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contour_plot with several poles

asked 2019-03-25 22:57:22 +0200

stockh0lm gravatar image

I have a 2d function with four poles that i would like to exclude from the plot because they hide interesting details of the rest of the plot. With just one pole i can omit one region. Now I want to omit all four like this:

show( contour_plot(pic, (x,-0.5,1.5), (z,-1,2), region=[((x)^2+(z)^2-.01), ((x)^2+(z-1)^2-.01), ((x-1)^2+(z)^2-.01), ((x-1)^2+(z-1)^2-.01)] ) )

that means i give a list of regions. That fails:

Traceback (most recent call last):
  File "", line 68, in <module>
    show( contour_plot(pic, (x,-_sage_const_0p5 ,_sage_const_1p5 ), (z,-_sage_const_1 ,_sage_const_2 ), region=[((x)**_sage_const_2 +(z)**_sage_const_2 -_sage_const_p01 ), ((x)**_sage_const_2 +(z-_sage_const_1 )**_sage_const_2 -_sage_const_p01 ), ((x-_sage_const_1 )**_sage_const_2 +(z)**_sage_const_2 -_sage_const_p01 ), ((x-_sage_const_1 )**_sage_const_2 +(z-_sage_const_1 )**_sage_const_2 -_sage_const_p01 )] ) )
  File "/usr/lib/python2.7/dist-packages/sage/misc/", line 411, in wrapper
    return func(*args, **kwds)
  File "/usr/lib/python2.7/dist-packages/sage/misc/", line 411, in wrapper
    return func(*args, **kwds)
  File "/usr/lib/python2.7/dist-packages/sage/misc/", line 492, in wrapper
    return func(*args, **options)
  File "/usr/lib/python2.7/dist-packages/sage/plot/", line 848, in contour_plot
TypeError: 'tuple' object is not callable

Is it my syntax? Can I give a list of regions, at all? Or can I tone down the poles in some other way so that i can still see the contours of my plot?

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2 Answers

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answered 2019-03-26 01:30:17 +0200

Juanjo gravatar image

(I'd tried to write the following lines as comments to @Emmanuel Charpentier's answer, but I had problems with formatting)

In the preceding answer, I think that the correct syntax is lambda x,z: (x^2+z^2.... Perhaps it is clearer to define before the region to be included. In order to color the excluded region, you can also plot it with region_plot and then combine everything in a single figure. Try, for example, the following complete example:

# Variables

# f is a function with poles in (0,0), (1,0), (0,1), (1,1) 
f(x,y) = 1/(x^2+y^2) + 1/((x-1)^2+y^2) + 1/(x^2+(y-1)^2) + 1/((x-1)^2+(y-1)^2)

# Region where contour lines should be plotted
def region_to_include(x,y):
    return x^2+y^2>0.1 and x^2+(y-1)^2>0.1 and (x-1)^2+y^2>0.1 and (x-1)^2+(y-1)^2>0.1

# As an alternative:
#def region_to_include(x,y):
#    return (x^2+y^2-0.1) * (x^2+(y-1)^2-0.1) * ((x-1)^2+y^2-0.1) * ((x-1)^2+(y-1)^2-0.1)

# Region to be excluded
def region_to_exclude(x,y):
    return not region_to_include(x,y)

# Contour plot on the desired region
c = contour_plot(f(x,y), (x,-1,2), (y,-1,2), region=region_to_include, 
                 contours= 30, plot_points=200, cmap=colormaps.jet, colorbar=True)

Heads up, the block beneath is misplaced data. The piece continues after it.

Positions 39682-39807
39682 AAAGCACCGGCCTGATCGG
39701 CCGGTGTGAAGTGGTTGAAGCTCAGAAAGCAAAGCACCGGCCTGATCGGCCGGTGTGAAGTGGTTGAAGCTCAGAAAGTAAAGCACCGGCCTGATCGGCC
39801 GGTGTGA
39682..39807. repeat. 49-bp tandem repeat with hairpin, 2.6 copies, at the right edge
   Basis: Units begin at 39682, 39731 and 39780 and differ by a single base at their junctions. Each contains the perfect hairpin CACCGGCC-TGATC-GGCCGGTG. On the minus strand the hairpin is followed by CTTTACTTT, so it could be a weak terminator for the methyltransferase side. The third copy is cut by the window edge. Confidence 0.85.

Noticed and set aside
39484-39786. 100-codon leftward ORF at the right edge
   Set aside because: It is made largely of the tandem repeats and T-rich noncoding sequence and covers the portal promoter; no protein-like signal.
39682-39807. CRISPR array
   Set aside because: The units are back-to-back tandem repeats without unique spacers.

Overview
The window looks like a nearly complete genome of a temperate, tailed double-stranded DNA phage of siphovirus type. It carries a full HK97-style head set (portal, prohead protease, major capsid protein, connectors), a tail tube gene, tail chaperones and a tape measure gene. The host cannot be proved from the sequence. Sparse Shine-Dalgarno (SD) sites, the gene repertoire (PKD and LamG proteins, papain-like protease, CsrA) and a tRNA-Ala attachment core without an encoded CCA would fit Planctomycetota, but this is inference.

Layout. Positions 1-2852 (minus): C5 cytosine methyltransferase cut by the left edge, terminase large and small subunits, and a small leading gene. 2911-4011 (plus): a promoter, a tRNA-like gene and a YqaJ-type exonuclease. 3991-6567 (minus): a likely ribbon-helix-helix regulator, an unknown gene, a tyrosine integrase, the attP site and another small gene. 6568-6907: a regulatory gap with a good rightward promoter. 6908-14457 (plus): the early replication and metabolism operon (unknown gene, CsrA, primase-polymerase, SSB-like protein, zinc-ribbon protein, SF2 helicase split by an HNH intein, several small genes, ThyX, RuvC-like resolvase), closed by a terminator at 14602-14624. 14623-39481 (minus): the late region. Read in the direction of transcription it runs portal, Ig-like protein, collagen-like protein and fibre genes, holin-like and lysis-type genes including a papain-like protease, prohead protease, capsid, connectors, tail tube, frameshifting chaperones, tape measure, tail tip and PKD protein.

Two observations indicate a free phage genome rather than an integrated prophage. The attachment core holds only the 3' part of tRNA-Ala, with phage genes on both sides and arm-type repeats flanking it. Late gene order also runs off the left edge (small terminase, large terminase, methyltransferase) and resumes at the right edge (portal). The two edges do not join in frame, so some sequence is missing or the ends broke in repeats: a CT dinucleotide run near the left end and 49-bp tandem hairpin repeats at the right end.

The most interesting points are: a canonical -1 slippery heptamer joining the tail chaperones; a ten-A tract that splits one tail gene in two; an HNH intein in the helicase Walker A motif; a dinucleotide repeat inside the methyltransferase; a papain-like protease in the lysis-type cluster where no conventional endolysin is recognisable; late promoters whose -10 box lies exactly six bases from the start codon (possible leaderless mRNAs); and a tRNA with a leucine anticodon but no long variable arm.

# Plot of the region to be excluded
r = region_plot(region_to_exclude, (x,-1,2), (y,-1,2), 
                plot_points=300, incol="gray", bordercol="black", borderwidth=3)

# Final plot
show(c + r, frame=True, axes=False)

See this SageCell

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don't i do exactly what you do, in your example? why goes wrong with the poles on the left?

stockh0lm gravatar imagestockh0lm ( 2019-04-13 21:18:16 +0200 )edit

Since you don't provide the exact definition of the function whose contours you try to plot, I can't tell what happens in every pole.

Juanjo gravatar imageJuanjo ( 2019-04-14 02:11:29 +0200 )edit

no, it was not a problem with the poles but a typo on my part. your example is perfectly fine but i had a .1 instead of 1, which made it miss the left poles.

stockh0lm gravatar imagestockh0lm ( 2019-04-14 09:04:29 +0200 )edit

answered 2019-03-26 00:08:11 +0200

Emmanuel Charpentier gravatar image

updated 2019-03-26 08:10:01 +0200

From the docstring:

""region" - (default: None) If region is given, it must be a function of two variables. Only segments of the surface where region(x,y) returns a number >0 will be included in the plot."

Your region argument is a list of four expressions. Apparently, you wish to exclude the neighborhood of{(0, 0),(0,1),(1, 0), (1,1)}. I'd try:

region=lambda x,z: (x^2+z^2)>1/100)*(((x-1)^2+z^2)>1/100)*(x^2+(z-1)^2)>1/100)*(((x-1)^2+(z-1)^2)>1/100)

which should return True (i. e. 1) except in the target neighborhoods, where it should return 0.


EDIT : lambda x, z:..., **NOT**lambda(x,z)...`. My deepest apologies.

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awesome, thank you for the idea to put this into a lambda function.

stockh0lm gravatar imagestockh0lm ( 2019-03-26 11:21:11 +0200 )edit

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Asked: 2019-03-25 22:57:22 +0200

Seen: 74 times

Last updated: Mar 26 '19